I’m sure you’ve read the astounding number of articles on Amazon’s plot to destroy the book retailer market and if you haven’t, I suggest you read this post from Joe Konrath, which sums it up beautifully.
But here’s the deal, amidst the debate about Amazon, indie authors, e-books, and the shift in traditional publishing, a sleeping giant called Smashwords could be the next Amazon. Gasp!
Mark Coker, Smashwords founder, describes his enterprise as the marriage of self-publishing with ebooks. In a blog he wrote,
“we did it with a free platform that enabled any writer, anywhere in the world, to easily publish an ebook using nothing more than a word processor. We took the printing press – once under the sole dominion of the publisher – and put it in the cloud for all to use.”
Pretty cool right? More than 34,000 authors and small publishers seem to think so. Coker declared,
“We’re witnessing a publishing renaissance that will lead to more readers, more reading, greater literacy, and greater and more amazing published works than could ever have been realized under the old gatekeeping system.”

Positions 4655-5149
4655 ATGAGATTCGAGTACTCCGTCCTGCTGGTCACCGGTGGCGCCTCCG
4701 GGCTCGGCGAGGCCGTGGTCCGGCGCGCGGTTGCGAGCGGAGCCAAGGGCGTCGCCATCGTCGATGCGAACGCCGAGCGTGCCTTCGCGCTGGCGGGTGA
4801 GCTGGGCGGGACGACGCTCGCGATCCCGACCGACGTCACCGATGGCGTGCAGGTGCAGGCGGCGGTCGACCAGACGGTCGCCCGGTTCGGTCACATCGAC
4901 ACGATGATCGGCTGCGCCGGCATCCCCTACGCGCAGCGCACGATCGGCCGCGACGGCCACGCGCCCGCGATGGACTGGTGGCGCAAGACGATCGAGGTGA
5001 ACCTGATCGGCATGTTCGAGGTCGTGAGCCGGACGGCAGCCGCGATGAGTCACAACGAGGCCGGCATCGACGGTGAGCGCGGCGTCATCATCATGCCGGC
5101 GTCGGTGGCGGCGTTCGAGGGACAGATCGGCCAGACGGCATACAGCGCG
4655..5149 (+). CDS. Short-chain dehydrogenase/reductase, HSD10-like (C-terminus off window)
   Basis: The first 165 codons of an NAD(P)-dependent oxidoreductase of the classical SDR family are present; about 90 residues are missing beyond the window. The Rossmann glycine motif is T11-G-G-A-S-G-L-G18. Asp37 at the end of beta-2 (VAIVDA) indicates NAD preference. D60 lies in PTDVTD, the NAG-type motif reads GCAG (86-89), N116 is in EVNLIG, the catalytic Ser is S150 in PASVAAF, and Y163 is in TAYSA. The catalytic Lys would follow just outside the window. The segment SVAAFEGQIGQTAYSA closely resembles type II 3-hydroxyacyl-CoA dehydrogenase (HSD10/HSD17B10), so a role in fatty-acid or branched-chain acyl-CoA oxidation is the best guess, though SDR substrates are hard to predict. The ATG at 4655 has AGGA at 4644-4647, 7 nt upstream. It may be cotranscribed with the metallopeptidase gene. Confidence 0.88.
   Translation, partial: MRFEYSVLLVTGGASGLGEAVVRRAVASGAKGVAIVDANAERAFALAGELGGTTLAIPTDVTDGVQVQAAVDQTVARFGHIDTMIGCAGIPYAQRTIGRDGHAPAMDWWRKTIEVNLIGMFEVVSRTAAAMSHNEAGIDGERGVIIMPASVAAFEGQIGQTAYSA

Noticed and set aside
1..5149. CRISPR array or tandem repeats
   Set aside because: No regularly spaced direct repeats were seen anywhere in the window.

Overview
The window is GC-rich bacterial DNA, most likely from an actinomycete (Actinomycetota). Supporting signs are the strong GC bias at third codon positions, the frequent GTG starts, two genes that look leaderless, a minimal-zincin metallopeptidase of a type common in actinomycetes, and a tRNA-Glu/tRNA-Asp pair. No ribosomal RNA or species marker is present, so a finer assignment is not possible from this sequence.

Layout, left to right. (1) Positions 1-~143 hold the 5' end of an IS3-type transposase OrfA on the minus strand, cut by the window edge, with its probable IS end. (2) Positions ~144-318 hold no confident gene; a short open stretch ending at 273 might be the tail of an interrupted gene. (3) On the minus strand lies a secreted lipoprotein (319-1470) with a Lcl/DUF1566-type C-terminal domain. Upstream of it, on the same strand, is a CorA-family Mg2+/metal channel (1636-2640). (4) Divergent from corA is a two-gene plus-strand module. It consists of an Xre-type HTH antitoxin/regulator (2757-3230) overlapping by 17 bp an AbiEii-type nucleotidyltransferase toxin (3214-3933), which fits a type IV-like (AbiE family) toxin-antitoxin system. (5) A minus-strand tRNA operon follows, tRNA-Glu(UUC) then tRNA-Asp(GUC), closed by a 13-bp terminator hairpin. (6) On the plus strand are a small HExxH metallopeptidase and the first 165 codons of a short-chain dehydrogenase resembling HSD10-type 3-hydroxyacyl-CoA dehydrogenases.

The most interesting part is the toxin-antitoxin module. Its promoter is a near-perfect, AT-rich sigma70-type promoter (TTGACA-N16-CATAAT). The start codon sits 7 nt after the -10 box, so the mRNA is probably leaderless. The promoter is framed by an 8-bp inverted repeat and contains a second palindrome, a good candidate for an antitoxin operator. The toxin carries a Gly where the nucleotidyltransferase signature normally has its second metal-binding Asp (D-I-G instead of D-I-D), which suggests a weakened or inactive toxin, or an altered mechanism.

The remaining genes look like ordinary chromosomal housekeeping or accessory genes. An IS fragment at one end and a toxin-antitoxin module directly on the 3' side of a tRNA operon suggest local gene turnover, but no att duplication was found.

If you’re an indie author or thinking about it, Smashwords is worth researching. If you doubt it, start following Mark Coker’s blog and read it for yourself. In the meantime, here are the five things you should know about Smashwords:
1. Smashwords ended 2011 with over 92,000 titles published, up from 28,800 in 2010.
2. The e-books enterprise was created to give authors freedom to publish directly to ereaders without roadblocks or interference from publishing gatekeepers.
3. Smashwords earns income only if they help their customers–as in authors–sell books.
4. Its infrastructure has been priority number one. As a result, the systems that hold their website together have led to impressive page load times and very few website outages.
5. The conversion engine, aptly referred to as the “Meatgrinder” continues to defy logic. It currently can complete most conversions in three minutes (it took up to 30 hours to convert an ebook this time a year ago).
So there you have it. Smashwords is a force–a key player in the indie author revolution–and we should all make it our business to pay attention to their evolution in 2012.
And if you’ve used Smashwords, we want to know. How was your experience? Could they truly be the next Amazon in the publishing industry?